Preview · Article · Feb 2013 · Biochimica et Biophysica Acta
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    • "Dysfunction of the skin barrier in AD can occur through both genetic and acquired mechanisms. For example, AD subjects may have a loss-of-function mutation in filaggrin (Cork et al., 2006; Palmer et al., 2006; Howell et al., 2009), epidermal lipid abnormalities (Murata et al., 1996; Imokawa, 2001; Pilgram et al., 2001), altered protease activity (Cork et al., 2006; Vasilopoulos et al., 2007), more alkaline surface pH (Elias et al., 2008), and a defect in tight junction (TJ) function (De Benedetto et al., 2011), all of which can contribute to decreased skin barrier function. The human epidermis is a multilayered structure that is made up of four progressively differentiated layers. "
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    ABSTRACT: Atopic dermatitis (AD) is characterized by epidermal tight junction (TJ) defects and a propensity for Staphylococcus aureus skin infections. S. aureus is sensed by many pattern recognition receptors, including Toll-like receptor 2 (TLR2). We hypothesized that an effective innate immune response will include skin barrier repair, and that this response is impaired in AD subjects. S. aureus-derived peptidoglycan (PGN) and synthetic TLR2 agonists enhanced TJ barrier and increased expression of TJ proteins, claudin-1 (CLDN1), claudin-23 (CLDN23), occludin, and Zonulae occludens 1 (ZO-1) in primary human keratinocytes. A TLR2 agonist enhanced skin barrier recovery in human epidermis wounded by tape stripping. Tlr2(-/-) mice had a delayed and incomplete barrier recovery following tape stripping. AD subjects had reduced epidermal TLR2 expression as compared with nonatopic subjects, which inversely correlated (r=-0.654, P=0.0004) with transepidermal water loss (TEWL). These observations indicate that TLR2 activation enhances skin barrier in murine and human skin and is an important part of a wound repair response. Reduced epidermal TLR2 expression observed in AD patients may have a role in their incompetent skin barrier.Journal of Investigative Dermatology advance online publication, 6 December 2012; doi:10.1038/jid.2012.437.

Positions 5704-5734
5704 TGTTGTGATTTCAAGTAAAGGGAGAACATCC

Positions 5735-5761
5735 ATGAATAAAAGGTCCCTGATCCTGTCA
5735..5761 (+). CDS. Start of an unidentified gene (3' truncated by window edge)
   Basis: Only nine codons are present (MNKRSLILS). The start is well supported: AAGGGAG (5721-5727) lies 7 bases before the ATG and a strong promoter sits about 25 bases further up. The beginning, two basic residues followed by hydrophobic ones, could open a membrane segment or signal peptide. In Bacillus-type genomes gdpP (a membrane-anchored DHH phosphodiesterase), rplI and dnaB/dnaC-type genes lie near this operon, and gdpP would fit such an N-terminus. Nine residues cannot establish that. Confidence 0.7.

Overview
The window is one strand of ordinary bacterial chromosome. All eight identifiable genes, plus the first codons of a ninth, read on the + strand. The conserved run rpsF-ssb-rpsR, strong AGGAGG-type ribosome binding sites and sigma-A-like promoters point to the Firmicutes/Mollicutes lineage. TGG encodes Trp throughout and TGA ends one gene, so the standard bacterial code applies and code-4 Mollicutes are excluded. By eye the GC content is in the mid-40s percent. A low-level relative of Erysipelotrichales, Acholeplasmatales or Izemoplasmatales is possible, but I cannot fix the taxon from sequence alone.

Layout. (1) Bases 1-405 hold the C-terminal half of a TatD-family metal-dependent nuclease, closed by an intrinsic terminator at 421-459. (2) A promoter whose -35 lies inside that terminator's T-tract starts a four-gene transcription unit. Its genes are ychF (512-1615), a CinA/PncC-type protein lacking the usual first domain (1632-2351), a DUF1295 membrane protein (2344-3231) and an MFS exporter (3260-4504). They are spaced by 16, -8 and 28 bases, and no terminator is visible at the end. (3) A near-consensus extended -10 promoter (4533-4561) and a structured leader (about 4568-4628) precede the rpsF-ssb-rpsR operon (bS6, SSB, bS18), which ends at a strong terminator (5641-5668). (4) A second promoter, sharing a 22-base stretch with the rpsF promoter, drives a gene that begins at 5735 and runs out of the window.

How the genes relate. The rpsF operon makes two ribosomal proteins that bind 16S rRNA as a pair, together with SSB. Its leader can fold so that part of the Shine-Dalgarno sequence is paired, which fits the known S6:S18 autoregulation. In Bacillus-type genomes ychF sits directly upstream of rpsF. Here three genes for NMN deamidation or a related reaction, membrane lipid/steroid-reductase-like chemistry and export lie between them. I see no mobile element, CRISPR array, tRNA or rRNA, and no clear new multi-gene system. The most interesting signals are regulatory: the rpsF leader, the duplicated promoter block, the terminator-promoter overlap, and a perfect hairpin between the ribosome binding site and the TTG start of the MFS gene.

Full-text · Article · Dec 2012 · Journal of Investigative Dermatology